Recalling the first cruise ship to Antarctica

Michael Raffety

April 28, 2009

Besides the wildlife and the scenery, one of the highlights of the austral summer of 1967-68 was seeing the first tourist ship to arrive in McMurdo Station in Antarctica.

A chartered ship from Lindblad Travel Inc. followed the Coast Guard icebreakers into McMurdo Sound and then ran aground on Hut Point on Jan. 21, 1968. The Magga Dan was originally built in Denmark for the Australian Antarctic service. Lars-Eric Lindblad chartered the ship from Denmark and used it for Antarctic tourism. The year I was there was the first time he sailed to McMurdo. The ship had a passenger capacity of 35.

Among the tourists were the first women to visit McMurdo, which killed off the joke around the base that there was a woman behind every tree.

I was there on assignment with the Navy to work on the helicopterÕs electronics and keep it oiled and ready. I also worked with two others and a chief petty officer in the electronic shop. The officers had warned us not to fraternize with the tourists. They were upset about tourists coming to McMurdo. There are no accommodations and they did not want to make any accommodations.

At that time it took two icebreakers, the Westwind and the Eastwind, to break a channel through the Ross Sea. The Westwind pulled the Magga Dan off the shoal on Jan. 23.

The icebreakers come in January at the height of the austral summer. Those have since been replaced with newer ships, the Polar Star and the Polar Sea. A third U.S. icebreaker is the Nathanial B. Palmer, named after an American sealer who first set foot in Antarctica. There have been times in the last five years that it has taken three icebreakers to get through because the sea ice has been so far out. The National Science Foundation has even contracted with a Russian icebreaker to be the third icebreaker.

The Navy’s effort to give the cold shoulder to the first tourists didn’t discourage them. Many Antarctic cruise ships advertise a visit to McMurdo Station, the closest a tourist can get to the South Pole 776 miles away from McMurdo Station.

McMurdo currently has a summer population of 1,000-1,200, including scientists and military support personnel. In 1998 the Navy, which had been there since 1955, got out of the Antarctic support business and turned it all over to the Air Force and Air National Guard. The Navy’s history with the Antarctic actually began with Richard E. Byrd, a naval officer who learned to fly in World War I. He, along with another pilot, a co-pilot and a photographer, flew a Ford Tri-Motor over the South Pole and back to the Little America Station on the Ross Ice Shelf in 18 hours and 41 minutes. In preparation for the International Geophysical Year in 1957, Adm. Byrd commanded the first Operation Deep Freeze in 1955-56, which established bases at McMurdo on Ross Island, the South Pole and at the Bay of Whales.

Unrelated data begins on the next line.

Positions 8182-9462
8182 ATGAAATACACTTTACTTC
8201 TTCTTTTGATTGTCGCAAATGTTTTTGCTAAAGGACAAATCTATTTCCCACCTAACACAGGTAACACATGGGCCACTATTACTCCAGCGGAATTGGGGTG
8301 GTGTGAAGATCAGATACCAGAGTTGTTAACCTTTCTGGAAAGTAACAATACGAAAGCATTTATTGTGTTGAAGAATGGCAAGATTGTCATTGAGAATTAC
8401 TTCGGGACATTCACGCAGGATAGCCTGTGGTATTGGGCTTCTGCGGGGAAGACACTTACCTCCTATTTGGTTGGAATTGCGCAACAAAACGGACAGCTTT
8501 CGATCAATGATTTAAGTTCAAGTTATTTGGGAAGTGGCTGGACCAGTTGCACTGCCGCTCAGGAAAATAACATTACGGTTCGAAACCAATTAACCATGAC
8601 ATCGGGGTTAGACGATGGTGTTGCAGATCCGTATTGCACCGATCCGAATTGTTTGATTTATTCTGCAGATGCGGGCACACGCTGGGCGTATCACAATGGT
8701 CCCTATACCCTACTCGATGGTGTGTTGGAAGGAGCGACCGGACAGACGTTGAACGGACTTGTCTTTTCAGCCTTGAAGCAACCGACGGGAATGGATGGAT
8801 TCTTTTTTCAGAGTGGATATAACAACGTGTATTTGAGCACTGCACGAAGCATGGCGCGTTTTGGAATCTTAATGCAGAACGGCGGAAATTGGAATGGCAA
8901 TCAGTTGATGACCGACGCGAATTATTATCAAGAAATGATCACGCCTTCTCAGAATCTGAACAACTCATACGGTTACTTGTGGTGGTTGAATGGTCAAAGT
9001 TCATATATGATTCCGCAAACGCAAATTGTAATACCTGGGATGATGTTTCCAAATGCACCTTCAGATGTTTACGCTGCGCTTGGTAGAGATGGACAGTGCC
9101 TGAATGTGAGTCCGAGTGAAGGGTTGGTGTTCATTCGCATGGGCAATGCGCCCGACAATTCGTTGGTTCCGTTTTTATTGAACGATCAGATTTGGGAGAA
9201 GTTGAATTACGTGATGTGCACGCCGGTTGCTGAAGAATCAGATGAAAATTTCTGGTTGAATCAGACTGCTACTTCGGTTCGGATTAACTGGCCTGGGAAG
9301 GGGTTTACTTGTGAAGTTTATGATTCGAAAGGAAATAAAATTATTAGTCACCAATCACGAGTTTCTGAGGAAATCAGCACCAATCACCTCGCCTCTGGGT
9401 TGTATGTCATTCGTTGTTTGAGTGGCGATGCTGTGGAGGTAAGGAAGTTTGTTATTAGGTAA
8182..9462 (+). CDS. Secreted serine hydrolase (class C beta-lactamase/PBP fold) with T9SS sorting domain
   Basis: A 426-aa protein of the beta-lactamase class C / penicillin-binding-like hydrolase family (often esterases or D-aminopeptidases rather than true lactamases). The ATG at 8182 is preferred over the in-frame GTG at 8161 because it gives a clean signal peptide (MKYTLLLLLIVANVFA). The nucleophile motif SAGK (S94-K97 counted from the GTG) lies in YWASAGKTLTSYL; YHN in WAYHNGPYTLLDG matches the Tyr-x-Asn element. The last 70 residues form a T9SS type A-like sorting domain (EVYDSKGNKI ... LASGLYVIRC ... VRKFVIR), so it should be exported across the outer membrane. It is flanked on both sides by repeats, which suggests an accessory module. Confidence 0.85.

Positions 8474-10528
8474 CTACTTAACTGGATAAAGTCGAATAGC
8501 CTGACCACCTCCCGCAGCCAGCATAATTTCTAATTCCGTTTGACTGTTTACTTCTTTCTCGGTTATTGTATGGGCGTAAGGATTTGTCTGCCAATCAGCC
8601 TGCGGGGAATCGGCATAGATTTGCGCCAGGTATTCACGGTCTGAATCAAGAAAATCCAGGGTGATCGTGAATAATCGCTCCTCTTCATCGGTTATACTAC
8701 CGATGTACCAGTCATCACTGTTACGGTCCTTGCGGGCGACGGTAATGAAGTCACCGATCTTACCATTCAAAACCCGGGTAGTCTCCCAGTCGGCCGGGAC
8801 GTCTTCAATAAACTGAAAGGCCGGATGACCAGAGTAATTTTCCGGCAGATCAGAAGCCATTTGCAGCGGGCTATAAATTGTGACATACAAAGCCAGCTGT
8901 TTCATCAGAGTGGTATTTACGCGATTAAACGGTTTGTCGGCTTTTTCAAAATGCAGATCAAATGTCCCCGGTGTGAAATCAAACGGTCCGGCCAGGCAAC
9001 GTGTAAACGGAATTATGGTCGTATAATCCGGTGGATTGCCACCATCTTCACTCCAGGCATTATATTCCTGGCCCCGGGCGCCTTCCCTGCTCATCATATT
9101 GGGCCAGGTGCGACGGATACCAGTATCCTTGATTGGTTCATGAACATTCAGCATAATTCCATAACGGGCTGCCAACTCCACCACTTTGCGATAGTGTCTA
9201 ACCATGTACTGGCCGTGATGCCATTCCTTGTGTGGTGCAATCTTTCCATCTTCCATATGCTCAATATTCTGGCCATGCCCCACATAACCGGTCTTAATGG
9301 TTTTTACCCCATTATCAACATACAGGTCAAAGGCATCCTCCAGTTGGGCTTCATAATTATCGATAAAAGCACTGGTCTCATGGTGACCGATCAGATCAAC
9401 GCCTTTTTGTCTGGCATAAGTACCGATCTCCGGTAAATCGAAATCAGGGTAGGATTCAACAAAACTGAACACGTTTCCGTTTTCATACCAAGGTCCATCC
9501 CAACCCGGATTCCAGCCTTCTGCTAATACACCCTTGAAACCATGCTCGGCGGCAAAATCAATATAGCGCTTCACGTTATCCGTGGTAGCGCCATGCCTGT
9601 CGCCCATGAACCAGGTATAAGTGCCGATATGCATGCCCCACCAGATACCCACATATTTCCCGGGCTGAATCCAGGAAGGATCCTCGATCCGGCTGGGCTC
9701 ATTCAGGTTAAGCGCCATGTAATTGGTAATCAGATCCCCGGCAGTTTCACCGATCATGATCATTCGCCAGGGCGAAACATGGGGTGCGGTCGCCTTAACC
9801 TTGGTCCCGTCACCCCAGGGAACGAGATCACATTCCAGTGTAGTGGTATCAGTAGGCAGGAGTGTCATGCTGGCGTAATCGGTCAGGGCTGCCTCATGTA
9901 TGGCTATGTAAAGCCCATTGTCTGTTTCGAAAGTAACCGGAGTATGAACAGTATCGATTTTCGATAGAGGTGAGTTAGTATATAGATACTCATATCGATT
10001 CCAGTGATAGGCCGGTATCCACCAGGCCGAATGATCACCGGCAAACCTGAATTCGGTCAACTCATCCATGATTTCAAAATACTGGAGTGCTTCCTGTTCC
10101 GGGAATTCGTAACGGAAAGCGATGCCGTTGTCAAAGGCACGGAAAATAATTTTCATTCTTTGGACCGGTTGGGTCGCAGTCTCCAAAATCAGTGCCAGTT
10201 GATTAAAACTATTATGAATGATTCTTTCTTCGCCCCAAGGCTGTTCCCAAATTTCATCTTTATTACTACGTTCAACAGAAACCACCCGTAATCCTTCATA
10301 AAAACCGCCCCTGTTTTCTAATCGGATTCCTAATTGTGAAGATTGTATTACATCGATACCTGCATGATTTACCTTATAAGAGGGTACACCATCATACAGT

My summer in Antarctica was also called Operation Deep Freeze.

From 35 passengers on the cruise to McMurdo in 1968 there were nearly 21,000 ship passengers in the 2004-05 season. This doesn’t count the number of tourists who have flown half-day overflights of the continent from Australia and New Zealand. They must use jets to call it a “half-day overflight.” I was flown to the Ice on a Super Constellation, a prop driven plane with three tails, that TWA used before the advent of jet passenger service.

It is still a risky proposition. A tourist plane crashed in 1979 and killed 257.

In the next year, 1969, Lindblad commissioned a ship called the M.S. Lindblad Explorer. It ran aground in Antarctica in 1972 with Lindblad himself on board. He and his passengers had to be rescued by the Chilean Navy.

It was specially built for the Antarctic with a reinforced hull to midships so it could withstand contact with an iceberg. But on Nov. 22, 2007, the M.S. Explorer, then owned by a Canadian adventure company, hit an iceberg, which created a hole the size of a fist. The ship was in an area about 170 miles north of the Antarctic Peninsula. Water was controlled by pumping, but then the engines quit and consequently shut off power to the pumps. The passengers had to abandon ship. They were later picked up by a Norwegian ship in time to watch Lindblad’s Explorer sink into the Antarctic Sea on Nov. 23.

Reading about the sinking brought Antarctic tourism and Lars-Eric Lindblad full circle for me.

Michael Raffety is editor of the Mountain Democrat. He turned 21 in Antarctica. In the Navy he earned the Antarctic Service Medal. Richard E. Byrd earned the Medal of Honor for claiming to fly over the North Pole in 1926. He died in his sleep at home in Boston. Lars-Eric Lindblad operated his travel business for 30 years in Connecticut. He sold the Explorer in 1985. He was made a Knight of the Polar Star by the king of Sweden. At the age of 67 he died of a heart attack in 1994 while on vacation in Sweden.


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